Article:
BAE Systems pays $400m to settle bribery charges
Shares rise after BAE says settlement 'draws a solid line' under past legal issues
BAE Systems is to pay up to $450m (£288m) in fines after it pleaded guilty to false statements and accounting practices, notably over deals with Saudi Arabia and Tanzania, in a landmark settlement between the defence giant and the US and UK authorities.
The Serious Fraud Office also dropped proceedings last night against Count Alfons Mensdorff-Pouilly, who was charged with making illegal payments to government officials to win jet deals for BAE just last week.
BAE's settlement with the SFO will see it pay £30m – a record criminal fine for a company – specifically relating to "failing to keep reasonably accurate accounting records relating to its activities in Tanzania". The defence giant sold a radar system to the African country in 1999, and its chairman Dick Olver yesterday admitted it made "commission payments to a marketing adviser and failed to accurately record such payments in its accounting records".
He added that the company "failed to scrutinise these records adequately to ensure that they were reasonably accurate and permitted them to remain uncorrected".
The $400m settlement with the DoJ saw BAE admit to a charge of conspiring to make false statements to US authorities in relation to the sale of arms to Saudi Arabia in the 1980s and 1990s. This is understood to be connected to payments that were made to an unnamed Saudi official as part of the £40bn al-Yamamah arms deal between the UK and Saudi Arabia. The US DoJ said BAE had admitted "intentionally failing to put appropriate, anti-bribery preventative measures in place, despite telling the US government that these steps had been taken".
A separate investigation by the SFO into bribery allegations involving BAE and al-Yamamah was controversially dropped in 2006 after the Government insisted the inquiry could upset UK relations with the Arab kingdom and posed a threat to national security.
Shares in BAE firmed 5.4p, or 1.6 per cent, to 345.9p last night as the company said the settlement drew a line under any further action by the DoJ and SFO against the defence company. Mr Olver also stressed that all the activities BAE was investigated for related to activities that happened before 2002 and that none of the activity related to its actual US business.
The SFO confirmed that no further prosecutions would be brought against BAE, given the measures it has taken to implement ethical and compliance reforms and as a result of its agreement with the DoJ.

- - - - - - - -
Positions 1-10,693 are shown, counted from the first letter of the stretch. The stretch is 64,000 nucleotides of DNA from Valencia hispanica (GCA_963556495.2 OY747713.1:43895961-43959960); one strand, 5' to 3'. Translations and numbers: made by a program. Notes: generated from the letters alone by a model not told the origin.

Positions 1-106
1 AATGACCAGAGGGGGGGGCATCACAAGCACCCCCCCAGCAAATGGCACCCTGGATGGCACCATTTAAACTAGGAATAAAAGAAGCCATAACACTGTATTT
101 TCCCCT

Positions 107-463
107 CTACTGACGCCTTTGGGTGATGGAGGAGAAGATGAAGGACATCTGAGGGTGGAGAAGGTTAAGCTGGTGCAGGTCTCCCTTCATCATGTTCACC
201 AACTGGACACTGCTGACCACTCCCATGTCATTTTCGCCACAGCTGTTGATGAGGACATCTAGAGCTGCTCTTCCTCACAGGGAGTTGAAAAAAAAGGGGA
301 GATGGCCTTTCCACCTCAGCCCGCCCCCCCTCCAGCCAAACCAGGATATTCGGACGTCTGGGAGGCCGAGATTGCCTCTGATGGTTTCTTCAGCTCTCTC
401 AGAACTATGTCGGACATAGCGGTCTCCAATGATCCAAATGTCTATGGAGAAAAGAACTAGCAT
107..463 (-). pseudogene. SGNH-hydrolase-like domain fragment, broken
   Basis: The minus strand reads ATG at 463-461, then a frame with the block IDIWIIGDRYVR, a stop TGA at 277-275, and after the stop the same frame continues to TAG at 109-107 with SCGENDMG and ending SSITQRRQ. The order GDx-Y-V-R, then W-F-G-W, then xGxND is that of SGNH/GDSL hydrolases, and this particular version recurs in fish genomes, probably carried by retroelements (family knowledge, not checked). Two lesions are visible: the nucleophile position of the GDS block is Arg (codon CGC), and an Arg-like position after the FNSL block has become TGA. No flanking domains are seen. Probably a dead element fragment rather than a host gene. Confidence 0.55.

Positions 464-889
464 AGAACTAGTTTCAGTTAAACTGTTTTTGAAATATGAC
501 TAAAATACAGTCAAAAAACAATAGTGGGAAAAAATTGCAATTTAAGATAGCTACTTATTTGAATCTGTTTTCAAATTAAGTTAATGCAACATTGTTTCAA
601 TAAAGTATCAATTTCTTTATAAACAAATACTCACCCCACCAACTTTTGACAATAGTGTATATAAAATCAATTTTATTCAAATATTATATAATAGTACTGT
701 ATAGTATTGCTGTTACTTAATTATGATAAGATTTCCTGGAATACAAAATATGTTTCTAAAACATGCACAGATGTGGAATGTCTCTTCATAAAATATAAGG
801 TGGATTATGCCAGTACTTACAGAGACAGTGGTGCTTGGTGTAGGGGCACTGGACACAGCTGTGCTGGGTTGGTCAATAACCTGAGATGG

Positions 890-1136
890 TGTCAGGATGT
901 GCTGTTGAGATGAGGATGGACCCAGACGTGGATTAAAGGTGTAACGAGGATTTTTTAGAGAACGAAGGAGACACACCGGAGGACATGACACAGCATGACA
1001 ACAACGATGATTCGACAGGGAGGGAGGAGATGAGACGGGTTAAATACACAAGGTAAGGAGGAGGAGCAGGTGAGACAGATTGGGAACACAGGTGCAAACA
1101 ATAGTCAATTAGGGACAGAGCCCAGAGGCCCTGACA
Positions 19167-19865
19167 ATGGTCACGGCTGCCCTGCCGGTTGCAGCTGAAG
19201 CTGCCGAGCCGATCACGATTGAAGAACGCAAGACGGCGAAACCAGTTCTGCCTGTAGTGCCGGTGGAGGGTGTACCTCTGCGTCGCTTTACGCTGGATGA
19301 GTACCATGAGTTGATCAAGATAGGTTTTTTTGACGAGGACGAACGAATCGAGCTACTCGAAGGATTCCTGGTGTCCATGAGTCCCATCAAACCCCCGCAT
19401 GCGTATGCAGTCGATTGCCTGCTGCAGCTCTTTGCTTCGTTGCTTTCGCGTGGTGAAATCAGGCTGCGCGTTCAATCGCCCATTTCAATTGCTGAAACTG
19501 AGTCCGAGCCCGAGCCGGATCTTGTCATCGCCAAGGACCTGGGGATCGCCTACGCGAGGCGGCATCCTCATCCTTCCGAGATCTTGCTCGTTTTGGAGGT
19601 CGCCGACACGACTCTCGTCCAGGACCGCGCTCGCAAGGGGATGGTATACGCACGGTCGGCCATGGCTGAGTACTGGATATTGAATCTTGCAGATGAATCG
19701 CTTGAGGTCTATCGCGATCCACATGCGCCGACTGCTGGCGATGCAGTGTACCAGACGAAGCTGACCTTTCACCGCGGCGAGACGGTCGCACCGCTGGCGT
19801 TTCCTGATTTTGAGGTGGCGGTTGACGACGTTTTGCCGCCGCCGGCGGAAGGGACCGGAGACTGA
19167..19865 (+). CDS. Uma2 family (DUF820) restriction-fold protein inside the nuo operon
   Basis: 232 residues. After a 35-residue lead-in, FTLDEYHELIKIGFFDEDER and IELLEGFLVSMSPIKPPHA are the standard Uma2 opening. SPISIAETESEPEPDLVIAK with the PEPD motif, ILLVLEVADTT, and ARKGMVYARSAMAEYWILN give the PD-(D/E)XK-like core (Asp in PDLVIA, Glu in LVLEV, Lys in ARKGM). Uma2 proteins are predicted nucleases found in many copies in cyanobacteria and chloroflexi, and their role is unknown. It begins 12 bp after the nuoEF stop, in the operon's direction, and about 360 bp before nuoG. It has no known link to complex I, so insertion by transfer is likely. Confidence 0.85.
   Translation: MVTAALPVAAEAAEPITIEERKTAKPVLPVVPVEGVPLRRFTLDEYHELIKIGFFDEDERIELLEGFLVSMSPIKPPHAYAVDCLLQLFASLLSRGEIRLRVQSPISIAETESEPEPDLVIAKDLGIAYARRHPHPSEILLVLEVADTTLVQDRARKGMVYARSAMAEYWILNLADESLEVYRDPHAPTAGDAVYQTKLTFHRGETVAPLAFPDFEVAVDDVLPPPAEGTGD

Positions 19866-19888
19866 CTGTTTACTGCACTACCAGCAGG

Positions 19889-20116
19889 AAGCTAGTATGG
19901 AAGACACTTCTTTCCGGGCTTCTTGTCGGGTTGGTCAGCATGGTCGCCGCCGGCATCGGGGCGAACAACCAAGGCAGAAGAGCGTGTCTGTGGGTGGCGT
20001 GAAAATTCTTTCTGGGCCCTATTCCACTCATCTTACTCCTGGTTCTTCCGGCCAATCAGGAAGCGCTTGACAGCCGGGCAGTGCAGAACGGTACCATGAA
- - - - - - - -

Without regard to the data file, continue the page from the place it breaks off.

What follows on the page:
Richard Alderman, the SFO's director, said: "This is a first and it brings a pragmatic end to a long-running and wide-ranging investigation." He added: "I'd also like to acknowledge the efforts made by BAE to conclude this matter and I welcome its declared commitment to high ethical standards."
Yesterday Mr Olver said: "The company very much regrets and accepts full responsibility for these past shortcomings. These settlements enable the company to deal finally with significant legacy issues."
"While it's a substantial figure, it's less than the worse case scenario," said Tina Cook, an analyst at Charles Stanley. "It also removes an overhang on the share price caused by uncertainty about the investigations."
Commentators also said the settlement was significant as it sets a precedent for co-ordinated, cross-jurisdiction action in other corportate corruption cases. Gavin Cunningham, the head of corruption investigations at accountancy firm BDO Stoy Hayward, said the SFO penalty "sends out a powerful message to UK business that corruption is going to be investigated and prosecuted".
In the line of fire: Corruption inquiries into BAE
*1985: The Government under Margaret Thatcher, right, signs Britain's biggest ever export contract: the Al Yamamah arms deal with Saudi Arabia, for Tornado jet fighters (far right) and other aircraft.
*2004: The Serious Fraud Office (SFO) starts an inquiry into BAE Systems over Al Yamamah.
*November 2006: BAE confirms that both the SFO and the Ministry of Defence are investigating a Tanzanian military air traffic control deal.
*December 2006: The SFO drops the Al Yamamah case on pressure from the Government. Reports allege Saudi threats to cut diplomatic ties and negotiations for 72 Eurofighters.
*February 2007: The SFO confirms six concurrent corruption inquiries into BAE, covering deals in South Africa, Tanzania, Czech Republic, Qatar, Romania, and Chile.
*June 2007: The US Department of Justice launches its own inquiry into BAE, including Al Yamamah.
*October 2009: The SFO applies to the Attorney General to bring criminal charges over alleged sweeteners in dealings with Tanzania, South Africa, Romania and Czech Republic.
*January 2010: Count Alfrons Mensdorff-Pouilly was the first individual to have been charged (since withdrawn) in relation to claims of bribery by BAE.
*February 2010: BAE settles the UK the US cases for $450m.
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